FIRE AND ICE

WARRIORS #2

Hunter ratchets up the tension in the return of the house pet turned feral warrior. Renamed Fireheart, the brave feline has little time to revel in his acceptance by Thunderclan before he and his best friend Graystripe must retrieve the refugee WindClan cats. But success leads to tragedy as Graystripe inadvertently kills a RiverClan warrior. Bad feelings are exacerbated by rumors of poaching in rival territories. Clan discord has private echoes as Graystripe falls for a RiverClan warrior, while Fireheart is torn between duty to his Clan and affection for his “kittypet” kin. Beneath this swirl of clashing loyalties runs the dark thread of Fireheart’s continuing suspicions of ThunderClan’s ambitious deputy leader. Hunter’s world keeps getting more finely drawn, and her characters more complex. While the focus is upon inner turmoil and inter-Clan intrigue, Fireheart still appreciates the pleasures of the hunt and the fury of battle, although readers may share his disappointment that combat fails to resolve his conflicting responsibilities. With enough backstory for newcomers to find their way, established fans will be on edge for the next title. (chart of allegiances) (Fantasy. 11+)

Pub Date: June 1, 2003

ISBN: 0-06-000003-1

Page Count: 336

Publisher: HarperCollins

Review Posted Online: June 24, 2010

Kirkus Reviews Issue: May 15, 2003

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A sly, side-splitting hoot from start to finish.

THE MECHANICAL MIND OF JOHN COGGIN

The dreary prospect of spending a lifetime making caskets instead of wonderful inventions prompts a young orphan to snatch up his little sister and flee. Where? To the circus, of course.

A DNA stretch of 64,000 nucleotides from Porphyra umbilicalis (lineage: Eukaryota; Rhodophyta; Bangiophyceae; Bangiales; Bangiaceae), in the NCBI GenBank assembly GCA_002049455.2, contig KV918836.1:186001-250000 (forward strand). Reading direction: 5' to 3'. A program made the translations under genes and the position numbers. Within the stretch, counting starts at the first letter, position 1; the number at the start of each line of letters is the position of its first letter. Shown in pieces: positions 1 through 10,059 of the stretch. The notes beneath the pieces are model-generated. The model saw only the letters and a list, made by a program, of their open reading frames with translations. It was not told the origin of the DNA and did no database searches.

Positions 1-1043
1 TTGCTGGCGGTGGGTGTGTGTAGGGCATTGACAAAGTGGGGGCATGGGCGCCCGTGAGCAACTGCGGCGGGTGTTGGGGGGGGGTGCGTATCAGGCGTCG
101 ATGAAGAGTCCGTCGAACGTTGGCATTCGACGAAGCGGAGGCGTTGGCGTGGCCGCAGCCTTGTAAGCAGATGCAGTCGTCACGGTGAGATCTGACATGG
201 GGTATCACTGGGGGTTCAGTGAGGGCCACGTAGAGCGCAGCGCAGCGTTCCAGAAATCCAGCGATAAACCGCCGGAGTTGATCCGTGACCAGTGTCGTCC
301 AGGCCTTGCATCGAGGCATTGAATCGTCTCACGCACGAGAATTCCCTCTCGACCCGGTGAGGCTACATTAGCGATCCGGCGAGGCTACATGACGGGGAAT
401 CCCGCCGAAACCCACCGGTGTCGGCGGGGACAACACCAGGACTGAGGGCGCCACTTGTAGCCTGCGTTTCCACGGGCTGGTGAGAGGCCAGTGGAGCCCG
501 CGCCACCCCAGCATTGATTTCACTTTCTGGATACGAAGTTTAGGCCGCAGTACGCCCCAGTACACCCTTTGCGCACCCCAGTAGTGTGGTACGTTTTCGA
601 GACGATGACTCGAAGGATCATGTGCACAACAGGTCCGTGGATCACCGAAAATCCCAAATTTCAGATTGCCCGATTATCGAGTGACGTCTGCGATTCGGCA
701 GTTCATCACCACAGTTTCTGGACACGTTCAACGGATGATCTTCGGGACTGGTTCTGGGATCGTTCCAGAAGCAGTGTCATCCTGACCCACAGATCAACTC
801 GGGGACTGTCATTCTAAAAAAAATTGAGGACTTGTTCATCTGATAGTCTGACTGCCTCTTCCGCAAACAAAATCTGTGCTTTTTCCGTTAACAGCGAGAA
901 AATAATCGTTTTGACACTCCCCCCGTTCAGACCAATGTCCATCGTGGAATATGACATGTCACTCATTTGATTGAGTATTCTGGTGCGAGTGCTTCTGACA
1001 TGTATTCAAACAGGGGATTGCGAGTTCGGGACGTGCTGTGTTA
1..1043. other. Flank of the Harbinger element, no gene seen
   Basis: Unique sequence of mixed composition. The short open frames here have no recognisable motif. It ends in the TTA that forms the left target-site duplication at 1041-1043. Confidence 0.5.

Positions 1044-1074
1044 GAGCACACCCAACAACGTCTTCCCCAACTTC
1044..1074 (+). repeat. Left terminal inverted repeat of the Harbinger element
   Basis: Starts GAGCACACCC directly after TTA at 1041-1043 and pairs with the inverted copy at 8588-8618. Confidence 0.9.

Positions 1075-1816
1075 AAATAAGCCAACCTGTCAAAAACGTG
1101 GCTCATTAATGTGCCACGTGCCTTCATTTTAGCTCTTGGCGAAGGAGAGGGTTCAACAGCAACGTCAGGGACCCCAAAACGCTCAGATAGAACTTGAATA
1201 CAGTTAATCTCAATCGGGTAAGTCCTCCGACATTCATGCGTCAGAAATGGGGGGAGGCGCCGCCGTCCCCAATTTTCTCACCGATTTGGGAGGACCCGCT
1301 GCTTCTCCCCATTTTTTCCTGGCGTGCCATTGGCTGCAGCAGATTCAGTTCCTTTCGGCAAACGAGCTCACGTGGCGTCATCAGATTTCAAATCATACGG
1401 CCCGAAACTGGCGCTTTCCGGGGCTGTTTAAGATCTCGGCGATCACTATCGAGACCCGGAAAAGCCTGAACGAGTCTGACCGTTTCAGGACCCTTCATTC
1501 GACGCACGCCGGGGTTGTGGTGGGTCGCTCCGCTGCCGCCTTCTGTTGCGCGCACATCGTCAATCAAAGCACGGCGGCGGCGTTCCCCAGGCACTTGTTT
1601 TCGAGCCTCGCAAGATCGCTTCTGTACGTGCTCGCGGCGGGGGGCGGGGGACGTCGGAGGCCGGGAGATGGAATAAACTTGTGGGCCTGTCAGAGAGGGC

Fortunately or otherwise, John and 6-year-old Page join up with Boz—sometime human cannonball for the seedy Wandering Wayfarers and a “vertically challenged” trickster with a fantastic gift for sowing chaos. Alas, the budding engineer barely has time to settle in to begin work on an experimental circus wagon powered by chicken poop and dubbed (with questionable forethought) the Autopsy. The hot pursuit of malign and indomitable Great-Aunt Beauregard, the Coggins’ only living relative, forces all three to leave the troupe for further flights and misadventures. Teele spins her adventure around a sturdy protagonist whose love for his little sister is matched only by his fierce desire for something better in life for them both and tucks in an outstanding supporting cast featuring several notably strong-minded, independent women (Page, whose glare “would kill spiders dead,” not least among them). Better yet, in Boz she has created a scene-stealing force of nature, a free spirit who’s never happier than when he’s stirring up mischief. A climactic clutch culminating in a magnificently destructive display of fireworks leaves the Coggin sibs well-positioned for bright futures. (Illustrations not seen.)

A sly, side-splitting hoot from start to finish. (Adventure. 11-13)

Pub Date: April 12, 2016

ISBN: 978-0-06-234510-3

Page Count: 352

Publisher: Walden Pond Press/HarperCollins

Review Posted Online: Dec. 22, 2015

Kirkus Reviews Issue: Jan. 1, 2016

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RED-EYED TREE FROG

Bishop’s spectacular photographs of the tiny red-eyed tree frog defeat an incidental text from Cowley (Singing Down the Rain, 1997, etc.). The frog, only two inches long, is enormous in this title; it appears along with other nocturnal residents of the rain forests of Central America, including the iguana, ant, katydid, caterpillar, and moth. In a final section, Cowley explains how small the frog is and aspects of its life cycle. The main text, however, is an afterthought to dramatic events in the photos, e.g., “But the red-eyed tree frog has been asleep all day. It wakes up hungry. What will it eat? Here is an iguana. Frogs do not eat iguanas.” Accompanying an astonishing photograph of the tree frog leaping away from a boa snake are three lines (“The snake flicks its tongue. It tastes frog in the air. Look out, frog!”) that neither advance nor complement the action. The layout employs pale and deep green pages and typeface, and large jewel-like photographs in which green and red dominate. The combination of such visually sophisticated pages and simplistic captions make this a top-heavy, unsatisfying title. (Picture book. 7-9)

Pub Date: March 1, 1999

ISBN: 0-590-87175-7

Page Count: 32

Publisher: Scholastic

Review Posted Online: May 20, 2010

Kirkus Reviews Issue: Jan. 1, 1999

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